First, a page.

A mailbox garden begins to bloom.

Down along the river the woods paths gave way to a single paved track that traced the contour of a higher shelf of the old river bed. Here were a line of perfect cabins and cottages, some quite old and made of quarried stone, some of log, others more recently built. We chatted with folks clearing flood debris from the lower reaches of their properties and said our hellos to some folks still shoveling snow, chatting with neighbors, walking dogs. This stretch of river front community was hemmed in with a high bluff to the west. Here the Susquehanna carved its way down, down, down, through the hills and mountains rising all around as the Appalachians were being folded and lifted. The rate of downcutting was faster that the rate of uplift, so the river made its way through the young mountain range mostly by following the path of faults and fractures. The ninety degree bend at Chickies Rock is evidence of one such fault that captured and redirected the  mighty Susquehanna. 

Not much room on this shelf of old flood plain to site a cabin or cottage with the bluff directly above us.

Chickies Rock  marks a ninety degree bend where a fault line redirected the river.

As we walked I kept fooling with the strap adjustments on my new pack. I'd loaded 20lbs for the hike, probably a little more than I want on the Camino, but any back pain, knee or hip strain was quickly addressed by shifting weight from shoulders to hips with adjustments. I actually forgot I even had the pack on, even on the steep uphills, so I figure it will serve me well across Spain and several of the mountain ranges I will cross on my way to the Atlantic from France. 

Lime kilns at Wrightsville.

John Wright's Foundry and the 'new' bridge that replaced the wooden structure burned during the Civil War.

June 1863, Wrightsville Union Militia skirmished with Confederates then burned the bridge to prevent their crossing.

The single paved lane payed out as we approached the little river town of Wrightsville. John Wright's Foundry is still standing and beyond it is modern foundry and forge. The bridge connecting Wrightsville to Columbia delivers walkers, cyclists, and vehicle traffic to he center of town. An impressive bank of lime kilns funneled us on to the main street. We passed friendly folks on the porches of their small worker's row homes typical of the mid-1800s for industrial villages. But this is an important town for environmental historians so if you have the time to linger and look, there's much to learn about how the river, the hills, bridges, ferries, forests, and farms shaped the look and function of the town itself. Historical markers and signs are everywhere. I made a mental note to come back and just wander around.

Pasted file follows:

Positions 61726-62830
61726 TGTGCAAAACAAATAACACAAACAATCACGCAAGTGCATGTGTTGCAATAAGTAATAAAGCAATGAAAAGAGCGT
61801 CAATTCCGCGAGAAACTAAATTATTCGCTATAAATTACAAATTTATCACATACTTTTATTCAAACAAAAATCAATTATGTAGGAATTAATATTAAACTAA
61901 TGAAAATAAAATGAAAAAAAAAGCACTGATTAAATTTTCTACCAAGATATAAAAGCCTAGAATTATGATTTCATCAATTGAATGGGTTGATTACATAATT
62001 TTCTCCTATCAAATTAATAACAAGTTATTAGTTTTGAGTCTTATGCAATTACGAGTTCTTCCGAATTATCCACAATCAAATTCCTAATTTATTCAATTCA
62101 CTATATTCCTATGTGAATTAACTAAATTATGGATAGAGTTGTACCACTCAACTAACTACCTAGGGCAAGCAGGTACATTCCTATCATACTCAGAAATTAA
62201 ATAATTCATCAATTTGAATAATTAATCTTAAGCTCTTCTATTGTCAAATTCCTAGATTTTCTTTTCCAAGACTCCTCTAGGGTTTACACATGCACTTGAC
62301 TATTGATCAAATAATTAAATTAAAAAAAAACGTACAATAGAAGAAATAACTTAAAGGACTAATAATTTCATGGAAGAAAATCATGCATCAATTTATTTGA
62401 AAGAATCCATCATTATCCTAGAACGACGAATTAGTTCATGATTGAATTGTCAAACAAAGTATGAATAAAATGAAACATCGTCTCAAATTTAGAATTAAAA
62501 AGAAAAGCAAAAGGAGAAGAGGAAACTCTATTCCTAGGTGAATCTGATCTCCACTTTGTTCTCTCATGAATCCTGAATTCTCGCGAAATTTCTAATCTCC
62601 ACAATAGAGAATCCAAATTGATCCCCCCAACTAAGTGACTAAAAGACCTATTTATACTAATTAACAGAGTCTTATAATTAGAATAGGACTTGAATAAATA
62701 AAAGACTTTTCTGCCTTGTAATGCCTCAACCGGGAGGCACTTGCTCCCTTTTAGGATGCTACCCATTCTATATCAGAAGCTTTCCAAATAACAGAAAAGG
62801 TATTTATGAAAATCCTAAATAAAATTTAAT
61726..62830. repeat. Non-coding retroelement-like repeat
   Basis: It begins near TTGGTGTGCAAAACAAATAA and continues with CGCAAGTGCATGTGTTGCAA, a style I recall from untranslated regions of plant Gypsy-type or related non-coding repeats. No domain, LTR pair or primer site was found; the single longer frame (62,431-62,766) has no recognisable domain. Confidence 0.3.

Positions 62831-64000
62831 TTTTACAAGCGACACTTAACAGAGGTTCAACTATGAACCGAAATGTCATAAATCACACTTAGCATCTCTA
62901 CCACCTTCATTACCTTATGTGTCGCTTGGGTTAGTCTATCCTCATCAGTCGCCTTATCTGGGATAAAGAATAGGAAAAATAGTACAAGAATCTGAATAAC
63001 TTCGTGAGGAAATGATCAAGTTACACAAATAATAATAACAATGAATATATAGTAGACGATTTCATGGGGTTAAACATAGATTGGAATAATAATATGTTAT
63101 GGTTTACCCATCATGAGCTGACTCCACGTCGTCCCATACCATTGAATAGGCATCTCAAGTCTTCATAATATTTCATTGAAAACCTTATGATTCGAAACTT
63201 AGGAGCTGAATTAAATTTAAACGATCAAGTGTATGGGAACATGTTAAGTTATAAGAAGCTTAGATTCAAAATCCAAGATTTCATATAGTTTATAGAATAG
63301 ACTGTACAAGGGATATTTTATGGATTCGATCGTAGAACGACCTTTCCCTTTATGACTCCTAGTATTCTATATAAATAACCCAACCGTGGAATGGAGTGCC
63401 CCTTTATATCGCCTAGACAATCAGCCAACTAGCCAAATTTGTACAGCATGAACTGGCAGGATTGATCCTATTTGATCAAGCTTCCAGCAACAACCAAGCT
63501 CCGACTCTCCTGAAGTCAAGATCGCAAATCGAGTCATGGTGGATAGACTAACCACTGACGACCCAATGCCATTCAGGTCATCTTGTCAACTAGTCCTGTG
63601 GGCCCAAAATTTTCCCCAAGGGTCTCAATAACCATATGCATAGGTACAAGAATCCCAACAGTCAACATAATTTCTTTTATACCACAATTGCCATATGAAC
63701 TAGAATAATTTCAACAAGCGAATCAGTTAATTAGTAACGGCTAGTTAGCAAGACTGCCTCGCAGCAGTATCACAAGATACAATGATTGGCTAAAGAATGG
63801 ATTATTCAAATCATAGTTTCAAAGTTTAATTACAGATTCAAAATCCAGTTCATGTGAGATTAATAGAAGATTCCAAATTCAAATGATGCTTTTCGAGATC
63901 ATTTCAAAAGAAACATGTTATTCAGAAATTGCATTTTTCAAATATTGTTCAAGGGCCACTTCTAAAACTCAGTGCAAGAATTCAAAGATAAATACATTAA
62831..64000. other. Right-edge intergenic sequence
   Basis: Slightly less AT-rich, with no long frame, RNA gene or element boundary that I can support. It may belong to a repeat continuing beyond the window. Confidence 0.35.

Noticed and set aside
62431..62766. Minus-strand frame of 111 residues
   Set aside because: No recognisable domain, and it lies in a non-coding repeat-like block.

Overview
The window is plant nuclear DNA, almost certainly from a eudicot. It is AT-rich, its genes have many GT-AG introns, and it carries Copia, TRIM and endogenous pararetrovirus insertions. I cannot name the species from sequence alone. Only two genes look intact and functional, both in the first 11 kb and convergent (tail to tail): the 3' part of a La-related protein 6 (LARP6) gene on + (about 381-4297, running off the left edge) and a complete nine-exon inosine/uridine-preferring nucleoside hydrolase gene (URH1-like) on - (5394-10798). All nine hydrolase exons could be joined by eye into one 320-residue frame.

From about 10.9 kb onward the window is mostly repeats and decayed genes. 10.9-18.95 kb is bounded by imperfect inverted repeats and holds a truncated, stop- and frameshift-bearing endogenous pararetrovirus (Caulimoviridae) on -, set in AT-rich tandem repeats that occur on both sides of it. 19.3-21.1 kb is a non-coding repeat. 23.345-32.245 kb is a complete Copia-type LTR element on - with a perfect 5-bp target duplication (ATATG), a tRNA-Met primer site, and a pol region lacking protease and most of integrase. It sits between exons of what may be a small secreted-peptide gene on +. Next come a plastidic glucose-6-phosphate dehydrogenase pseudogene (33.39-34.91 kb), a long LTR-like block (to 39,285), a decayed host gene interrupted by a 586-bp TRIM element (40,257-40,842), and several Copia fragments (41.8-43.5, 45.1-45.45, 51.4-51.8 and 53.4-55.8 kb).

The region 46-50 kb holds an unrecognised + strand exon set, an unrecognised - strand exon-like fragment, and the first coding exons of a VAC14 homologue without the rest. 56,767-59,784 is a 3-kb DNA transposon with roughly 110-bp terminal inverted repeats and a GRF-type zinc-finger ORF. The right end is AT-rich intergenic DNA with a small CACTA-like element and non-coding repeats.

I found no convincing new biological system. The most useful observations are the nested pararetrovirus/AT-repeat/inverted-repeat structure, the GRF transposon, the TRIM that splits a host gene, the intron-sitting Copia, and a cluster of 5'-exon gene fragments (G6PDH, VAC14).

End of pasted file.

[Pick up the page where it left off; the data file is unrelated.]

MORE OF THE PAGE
Leaving town and back to the river hills.

Once through Wrightsville we continued south along the river to the point where the trail left the road for good. Up and up we climbed into the river hills once again with the Susquehanna loud and fast below us. Rafts of debris were washing down, huge logs bobbed along, and anything floating seemed to have a crew of ring-billed gulls happily riding along. This would have been log drive season when men rode the rafts of logs downstream to mills further south. It was fun to imagine the gulls directing their logs to some distant island downriver. 

One last crossing, grateful for waterproof boots, following the blue blazes.

Coming through the culvert. Photo by Kim. 
Climbing to the summit of Highpoint Overlook. Photo by Kim.